MN_poolguy

Member
May 18, 2020
23
Minnesota
Looks really good nice job on bracing. I do that on every build with a line pump. Regular concrete just needs bottom bracing. Make a plywood ramp so you can protect the overdig when digging in pool. I park the skidsteer amd have bucket to edge of pool amd dump right into it with the mini. It sucks shoveling out whoopsies from behind panels
Thanks! I added the top angle 2x3 braces as the outer a-frame braces are useless in the sand at this point for plumbing the walls. Just trying to get the walls are close enough to plumb to be within the adjustable range of the turnbuckles after the collar is set. One more question now that I think of it - I'm targeting 8" of collar. Royal documentation said 5-7", everywhere else said 8-10" or 10-12" deep. 8" seemed like a happy medium?
 

MN_poolguy

Member
May 18, 2020
23
Minnesota
@jimmythegreek Got the collar poured yesterday! All went well with no movement in the walls - the bracing worked great. So if I could bother you again... Plan is to plumb pool (with Rigid PVC), backfill (with something) and eventual Concrete pool deck into bullnose coping. Trying to decide on material/methods for backfill - i've searched this forum and seen the strong advocates for gravel/stone for backfill. I have piles of sand in my yard from the dig I was considering as well. Here are my thoughts and would love input:

1) Use excavated sand for backfill lifting in layers and tamping in between. Thoughts - I like the idea of sand protecting my PVC plumbing, using the material already on site.

2) Bring in 57 stone or something similar with high compaction and low voids. Thoughts - Makes me nervous having rock surronding the PVC to potentially wear on it. Also unsure if surrounding sand/dirt could wash into any backfill voids over time and sink those areas (and the patio on top of that). Obviously this is more expensive too.

Help! :)
 

jimmythegreek

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How sandy is the soil? It's ok to use some around pipes but I never do it that way. I have a rule everybody follows. What comes out never goes back. I cant chance it waaaaay to expensive and time consuming to fix settlement issues. I do pavers almost exclusively the sub base is everything. I pay about 400 for a tandem of clean stone delivered so I'm not afraid to use it heavily. I do a drain on top of the collar usually and I use septic grade filter fabric that's 12ft wide. I cut in half and lay it from the collar concrete up the sides of dig onto top level. I use small amounts to pitch the drain all the way around to a sump pit, then backfill all clean stone to plumbing or above. I wrap the fabric over the stone and tuck tight to wall cutting excess. I then use clean stone to get to the level for my upper coping collar height amd form that. I pour that then I use road base for all the rest in small lifts. If your doing concrete you can use clean stone for all of it even sub base
 
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MN_poolguy

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May 18, 2020
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Minnesota
How sandy is the soil? It's ok to use some around pipes but I never do it that way. I have a rule everybody follows. What comes out never goes back. I cant chance it waaaaay to expensive and time consuming to fix settlement issues. I do pavers almost exclusively the sub base is everything. I pay about 400 for a tandem of clean stone delivered so I'm not afraid to use it heavily. I do a drain on top of the collar usually and I use septic grade filter fabric that's 12ft wide. I cut in half and lay it from the collar concrete up the sides of dig onto top level. I use small amounts to pitch the drain all the way around to a sump pit, then backfill all clean stone to plumbing or above. I wrap the fabric over the stone and tuck tight to wall cutting excess. I then use clean stone to get to the level for my upper coping collar height amd form that. I pour that then I use road base for all the rest in small lifts. If your doing concrete you can use clean stone for all of it even sub base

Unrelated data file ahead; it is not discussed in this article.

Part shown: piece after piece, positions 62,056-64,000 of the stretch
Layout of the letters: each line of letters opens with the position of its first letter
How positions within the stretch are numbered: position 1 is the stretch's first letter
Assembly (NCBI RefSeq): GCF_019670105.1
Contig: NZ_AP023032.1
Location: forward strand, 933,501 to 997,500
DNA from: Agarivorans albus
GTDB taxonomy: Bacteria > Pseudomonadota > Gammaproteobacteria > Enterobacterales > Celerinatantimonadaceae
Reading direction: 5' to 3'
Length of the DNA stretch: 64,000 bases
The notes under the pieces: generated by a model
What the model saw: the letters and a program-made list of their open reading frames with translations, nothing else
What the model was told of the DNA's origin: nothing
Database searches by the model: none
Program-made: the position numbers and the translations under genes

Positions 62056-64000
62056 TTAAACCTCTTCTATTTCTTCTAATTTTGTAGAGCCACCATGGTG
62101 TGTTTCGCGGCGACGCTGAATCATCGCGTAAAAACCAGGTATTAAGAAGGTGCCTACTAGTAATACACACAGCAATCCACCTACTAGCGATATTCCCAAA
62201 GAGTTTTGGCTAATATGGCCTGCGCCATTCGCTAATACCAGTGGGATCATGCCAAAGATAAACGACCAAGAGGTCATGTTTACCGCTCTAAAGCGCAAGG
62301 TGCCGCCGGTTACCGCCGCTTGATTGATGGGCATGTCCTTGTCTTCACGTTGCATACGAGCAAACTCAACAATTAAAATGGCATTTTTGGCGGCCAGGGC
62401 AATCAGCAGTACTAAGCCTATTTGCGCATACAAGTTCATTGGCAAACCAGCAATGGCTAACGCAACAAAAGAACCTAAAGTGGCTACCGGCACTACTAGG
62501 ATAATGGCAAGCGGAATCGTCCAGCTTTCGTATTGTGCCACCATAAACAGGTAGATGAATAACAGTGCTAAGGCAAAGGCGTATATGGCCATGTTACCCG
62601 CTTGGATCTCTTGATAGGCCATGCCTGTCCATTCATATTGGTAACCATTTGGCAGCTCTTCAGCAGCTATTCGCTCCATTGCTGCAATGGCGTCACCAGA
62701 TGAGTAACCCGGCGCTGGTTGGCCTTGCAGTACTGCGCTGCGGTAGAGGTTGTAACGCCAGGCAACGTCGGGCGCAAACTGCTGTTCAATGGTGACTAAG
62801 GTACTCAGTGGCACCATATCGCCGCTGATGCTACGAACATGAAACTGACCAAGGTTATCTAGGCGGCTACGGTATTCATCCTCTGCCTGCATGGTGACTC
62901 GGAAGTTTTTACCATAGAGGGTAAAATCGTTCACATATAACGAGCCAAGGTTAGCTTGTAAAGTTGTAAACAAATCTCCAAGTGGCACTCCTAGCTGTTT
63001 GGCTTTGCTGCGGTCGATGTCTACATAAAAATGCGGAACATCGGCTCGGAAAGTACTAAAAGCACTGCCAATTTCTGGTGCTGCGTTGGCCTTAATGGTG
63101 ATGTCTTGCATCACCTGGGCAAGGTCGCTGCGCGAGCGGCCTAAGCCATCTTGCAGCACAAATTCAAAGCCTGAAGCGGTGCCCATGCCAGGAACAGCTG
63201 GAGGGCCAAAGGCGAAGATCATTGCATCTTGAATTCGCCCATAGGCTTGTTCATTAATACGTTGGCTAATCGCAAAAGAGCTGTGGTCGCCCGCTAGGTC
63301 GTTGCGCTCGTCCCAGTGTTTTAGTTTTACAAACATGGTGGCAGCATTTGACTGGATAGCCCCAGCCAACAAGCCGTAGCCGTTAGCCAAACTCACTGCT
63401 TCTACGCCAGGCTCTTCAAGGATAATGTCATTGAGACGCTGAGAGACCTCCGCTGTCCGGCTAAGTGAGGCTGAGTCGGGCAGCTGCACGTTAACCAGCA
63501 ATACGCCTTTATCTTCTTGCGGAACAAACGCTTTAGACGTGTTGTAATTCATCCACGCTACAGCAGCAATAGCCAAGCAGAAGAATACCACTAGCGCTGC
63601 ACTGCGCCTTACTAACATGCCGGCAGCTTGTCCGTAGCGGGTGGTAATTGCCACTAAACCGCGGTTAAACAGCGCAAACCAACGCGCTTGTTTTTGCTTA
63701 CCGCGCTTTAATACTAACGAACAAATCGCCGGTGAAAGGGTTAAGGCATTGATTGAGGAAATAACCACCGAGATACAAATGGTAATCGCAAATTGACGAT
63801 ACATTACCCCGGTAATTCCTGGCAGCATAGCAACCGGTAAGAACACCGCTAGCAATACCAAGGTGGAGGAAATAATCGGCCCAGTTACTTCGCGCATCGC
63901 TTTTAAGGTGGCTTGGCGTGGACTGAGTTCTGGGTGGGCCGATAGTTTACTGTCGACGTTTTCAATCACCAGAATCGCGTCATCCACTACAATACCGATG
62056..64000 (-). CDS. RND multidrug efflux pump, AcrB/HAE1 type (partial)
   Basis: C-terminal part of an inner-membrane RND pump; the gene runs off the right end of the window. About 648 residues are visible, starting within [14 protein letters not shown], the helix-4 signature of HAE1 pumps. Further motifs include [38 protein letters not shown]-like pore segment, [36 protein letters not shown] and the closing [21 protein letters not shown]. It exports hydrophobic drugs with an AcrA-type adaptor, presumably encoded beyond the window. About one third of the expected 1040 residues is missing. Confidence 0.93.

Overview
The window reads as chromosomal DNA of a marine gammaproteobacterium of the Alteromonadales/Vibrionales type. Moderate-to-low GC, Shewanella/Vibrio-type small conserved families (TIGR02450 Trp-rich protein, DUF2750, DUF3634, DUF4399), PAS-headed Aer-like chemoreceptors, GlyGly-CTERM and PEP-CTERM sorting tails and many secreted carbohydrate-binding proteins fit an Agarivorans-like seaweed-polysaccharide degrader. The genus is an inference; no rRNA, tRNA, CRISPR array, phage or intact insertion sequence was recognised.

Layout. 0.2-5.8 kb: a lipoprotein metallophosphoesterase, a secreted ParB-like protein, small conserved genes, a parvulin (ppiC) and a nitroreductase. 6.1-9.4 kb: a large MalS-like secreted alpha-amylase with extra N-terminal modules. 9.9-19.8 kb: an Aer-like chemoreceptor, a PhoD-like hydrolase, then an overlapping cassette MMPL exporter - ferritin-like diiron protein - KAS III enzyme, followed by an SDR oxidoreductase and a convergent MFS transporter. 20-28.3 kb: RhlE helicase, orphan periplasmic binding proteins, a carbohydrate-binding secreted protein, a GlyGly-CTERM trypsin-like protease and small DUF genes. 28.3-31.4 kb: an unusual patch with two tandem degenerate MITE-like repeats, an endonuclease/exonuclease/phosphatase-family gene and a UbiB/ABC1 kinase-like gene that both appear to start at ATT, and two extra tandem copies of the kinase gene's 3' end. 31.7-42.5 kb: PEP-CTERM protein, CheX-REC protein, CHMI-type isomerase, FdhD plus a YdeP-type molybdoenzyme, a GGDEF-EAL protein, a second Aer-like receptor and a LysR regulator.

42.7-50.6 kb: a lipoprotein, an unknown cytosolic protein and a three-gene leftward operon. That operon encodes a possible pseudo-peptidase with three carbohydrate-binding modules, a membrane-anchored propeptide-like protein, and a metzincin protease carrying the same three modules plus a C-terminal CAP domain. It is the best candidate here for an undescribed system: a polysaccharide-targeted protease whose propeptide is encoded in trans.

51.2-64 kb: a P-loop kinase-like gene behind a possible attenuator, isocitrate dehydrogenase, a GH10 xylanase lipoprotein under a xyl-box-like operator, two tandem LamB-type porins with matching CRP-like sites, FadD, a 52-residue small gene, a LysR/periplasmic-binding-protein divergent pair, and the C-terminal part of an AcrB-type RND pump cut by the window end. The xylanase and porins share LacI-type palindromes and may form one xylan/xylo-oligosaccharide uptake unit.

It's really sandy - like could almost put it in an hourglass if it wasn't for the various sized of river rock mixed in (from 1 inch diameter to 1/8" diameter. I believe there to be very little soil if any in the sand.
 

jimmythegreek

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If its bank run type you could use it for the deck base. Has to have plenty of stones of various sizes mixed in like road made material that's what packs and holds tight. Against the walls you will never get a good compact down low. Clean gravel is only way to go up to existing sub base
 

MN_poolguy

Member
May 18, 2020
23
Minnesota
If its bank run type you could use it for the deck base. Has to have plenty of stones of various sizes mixed in like road made material that's what packs and holds tight. Against the walls you will never get a good compact down low. Clean gravel is only way to go up to existing sub base
Hi All,

Well now I've had a problem. With things going pretty well, go in the remaining open spot in the walls to dig the deep end yesterday. We are (were?) going for a 8'6" deep end which seems to be standard for pool builders in our area. As luck would have it we hit ground water at about 8 feet though will try to measure exact depth of water table today. Really bummed. We are completely sand down to this point. I'm so surprised because our neighbors 5 houses down had a pool professionally finished a week ago - also to 8'6" without hitting the water. Our sump pump has never run in our house ever (15 years and counting!) We did have a massive rain storm 6 days ago that dumped 6-9 inches in one night in our area. I'm sure this has raised the water table some and our neighbors got there pool in and filled a few days before that rain. I've had the cover pump running in the deep end for 20 hours now and it dropped he water level from about 8 inches to 2 inches high in the deep end while running nearly constant.